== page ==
Porsche concedes that, while bringing an EV with an 800-volt charging system to the market is feasible, it’s a little bit useless unless there’s a vast network of 800-volt charging stations that it can be plugged into. Blume said Porsche is currently talking to government officials in Europe, the United States, and China about investing in 800-volt stations. For its part, Porsche is testing the technology in Berlin. Joe Lawrence, the chief operating office of Porsche’s North American division, told Digital Trends the company has already installed 800-volt chargers at its Atlanta, Georgia, headquarters. We can reveal inductive charging technology will be offered on the Mission E, too.
An intelligent Porsche
Like most modern, high-end electric cars, the Mission E will be fully connected and come with some level of autonomy. Level five — full autonomy, where a driver isn’t required — isn’t a priority for Porsche, according to Michael. But, the sedan will offer driver-assistance systems (like InnoDrive) designed to take over in a traffic jam or on a long road trip, for example. Porsche is also investing in an over-the-air updating system it calls the “Car for Life” concept. In the not-too-distant future, it will be possible to update the infotainment system and many other systems at the push of a button. The driver could, conceivably, unlock more range.
“Connectivity is certainly something customers are asking for. I think there’s also some degree of creative engineering going on to solve questions that may not yet even be in the minds of customers. That’s what innovation is about. That’s something we will continue to push forward,” Lawrence told Digital Trends.
When can I buy one?
Camouflaged prototypes are already crisscrossing the globe. We expect the Porsche Mission E to make its public debut at a major auto show either late this year or in early 2019. If this prediction is accurate, the company’s first full-production electric model will arrive in showrooms in time for the 2020 model year. Porsche could later keep the momentum going — and leverage the benefits of economies of scale — by introducing at least one additional electric model. The Mission E’s platform (called J1 internally) won’t spawn an SUV, though.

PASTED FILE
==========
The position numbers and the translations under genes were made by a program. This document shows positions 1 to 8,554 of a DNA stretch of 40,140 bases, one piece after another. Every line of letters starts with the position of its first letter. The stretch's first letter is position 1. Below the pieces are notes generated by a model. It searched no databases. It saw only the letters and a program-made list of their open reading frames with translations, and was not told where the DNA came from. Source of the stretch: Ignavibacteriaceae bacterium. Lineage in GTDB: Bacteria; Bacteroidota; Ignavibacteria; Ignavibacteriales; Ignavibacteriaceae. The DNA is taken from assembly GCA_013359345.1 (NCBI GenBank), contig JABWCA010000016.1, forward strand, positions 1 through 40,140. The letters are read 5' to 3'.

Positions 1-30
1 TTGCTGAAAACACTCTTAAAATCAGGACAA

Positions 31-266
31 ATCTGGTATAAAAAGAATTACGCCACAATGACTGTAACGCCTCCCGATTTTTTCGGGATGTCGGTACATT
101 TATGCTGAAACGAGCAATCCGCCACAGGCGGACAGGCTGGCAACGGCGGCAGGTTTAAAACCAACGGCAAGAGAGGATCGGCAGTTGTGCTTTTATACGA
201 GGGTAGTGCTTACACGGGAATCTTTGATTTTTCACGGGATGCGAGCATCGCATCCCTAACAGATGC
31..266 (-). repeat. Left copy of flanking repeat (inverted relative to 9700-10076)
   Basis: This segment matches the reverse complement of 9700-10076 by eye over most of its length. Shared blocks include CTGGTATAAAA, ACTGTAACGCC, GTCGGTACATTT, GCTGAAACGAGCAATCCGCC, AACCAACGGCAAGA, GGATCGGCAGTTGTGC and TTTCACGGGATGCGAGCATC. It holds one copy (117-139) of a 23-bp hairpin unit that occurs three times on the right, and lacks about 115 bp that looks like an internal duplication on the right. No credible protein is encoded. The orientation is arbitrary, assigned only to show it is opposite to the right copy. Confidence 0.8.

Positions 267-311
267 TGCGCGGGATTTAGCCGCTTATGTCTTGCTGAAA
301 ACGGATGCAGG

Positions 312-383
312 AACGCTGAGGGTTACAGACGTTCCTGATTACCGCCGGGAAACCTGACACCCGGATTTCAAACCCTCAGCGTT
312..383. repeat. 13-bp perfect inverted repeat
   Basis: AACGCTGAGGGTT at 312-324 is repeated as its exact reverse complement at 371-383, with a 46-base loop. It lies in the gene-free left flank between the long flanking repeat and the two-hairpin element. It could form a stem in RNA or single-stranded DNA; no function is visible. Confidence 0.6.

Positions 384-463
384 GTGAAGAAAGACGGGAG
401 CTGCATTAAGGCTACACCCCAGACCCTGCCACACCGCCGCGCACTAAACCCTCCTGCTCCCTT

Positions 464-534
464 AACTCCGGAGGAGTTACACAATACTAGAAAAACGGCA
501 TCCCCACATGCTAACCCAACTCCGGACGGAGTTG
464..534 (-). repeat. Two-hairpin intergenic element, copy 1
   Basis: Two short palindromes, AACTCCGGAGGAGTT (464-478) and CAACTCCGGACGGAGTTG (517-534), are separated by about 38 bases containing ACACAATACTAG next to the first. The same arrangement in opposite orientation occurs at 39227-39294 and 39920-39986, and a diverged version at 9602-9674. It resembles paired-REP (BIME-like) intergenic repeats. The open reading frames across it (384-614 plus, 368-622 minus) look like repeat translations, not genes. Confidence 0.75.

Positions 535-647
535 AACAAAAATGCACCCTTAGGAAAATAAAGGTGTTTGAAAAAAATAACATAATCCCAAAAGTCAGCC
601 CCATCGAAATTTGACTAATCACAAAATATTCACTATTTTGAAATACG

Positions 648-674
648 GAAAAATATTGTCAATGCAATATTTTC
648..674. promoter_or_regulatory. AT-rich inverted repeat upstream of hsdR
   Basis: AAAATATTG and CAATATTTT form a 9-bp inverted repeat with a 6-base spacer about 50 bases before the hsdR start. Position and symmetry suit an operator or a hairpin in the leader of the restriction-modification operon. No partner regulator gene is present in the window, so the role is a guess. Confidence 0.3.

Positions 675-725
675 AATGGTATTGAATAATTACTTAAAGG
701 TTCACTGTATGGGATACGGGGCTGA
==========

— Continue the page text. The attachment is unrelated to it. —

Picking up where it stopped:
“Our target with the Mission E was to have a very sporty and low car. Using this platform for a high-floor car [like an SUV] would be tough. But if you talk about low-floor cars, something like the Cross Turismo, or if you talk about two-door cars, or if you talk about convertibles, the platform will be ready for that. You can modify the wheelbase to a certain extent without losing battery capacity. It’s very flexible,” Stefan Weckbach, the head of Porsche’s EV program, told Digital Trends in a round-table interview of the sidelines of the Geneva Auto Show.
Weckbach candidly added the rugged-looking Mission E Cross Turismo concept introduced in Geneva remains a strong candidate for production, though it won’t arrive until a few years into the standard model’s production run. Production of both models will take place in a dedicated facility located on the outskirts of Stuttgart, Germany, the company’s hometown.
How much will it cost?
In terms of pricing, the Mission E will slot between the Cayenne and the Panamera. It will carry a base price of about $75,000 before incentives are factored in. In other words, it will fight in exactly the same segment as the Tesla Model S. Though it hasn’t been unveiled yet, the sedan has already generated quite a buzz.
“We talk to dealers and they tell us we can’t get it here soon enough,” Lawrence added. Asked if he’s concerned about customer acceptance, he answered some purists will howl at the idea of an electric Porsche but most will respond favorably.
“I think of all the work we’ve done in terms of racing, and in the development of our production models moving towards electrification with the hybrids, with the 918. We’ve done a lot to prove to our customers that, yes, electric can be exciting, electric can be Porsche, and electric can even enhance the Porsche experience,” he said.
Updated on April 3: Added quotes from Porsche COO Joe Lawrence.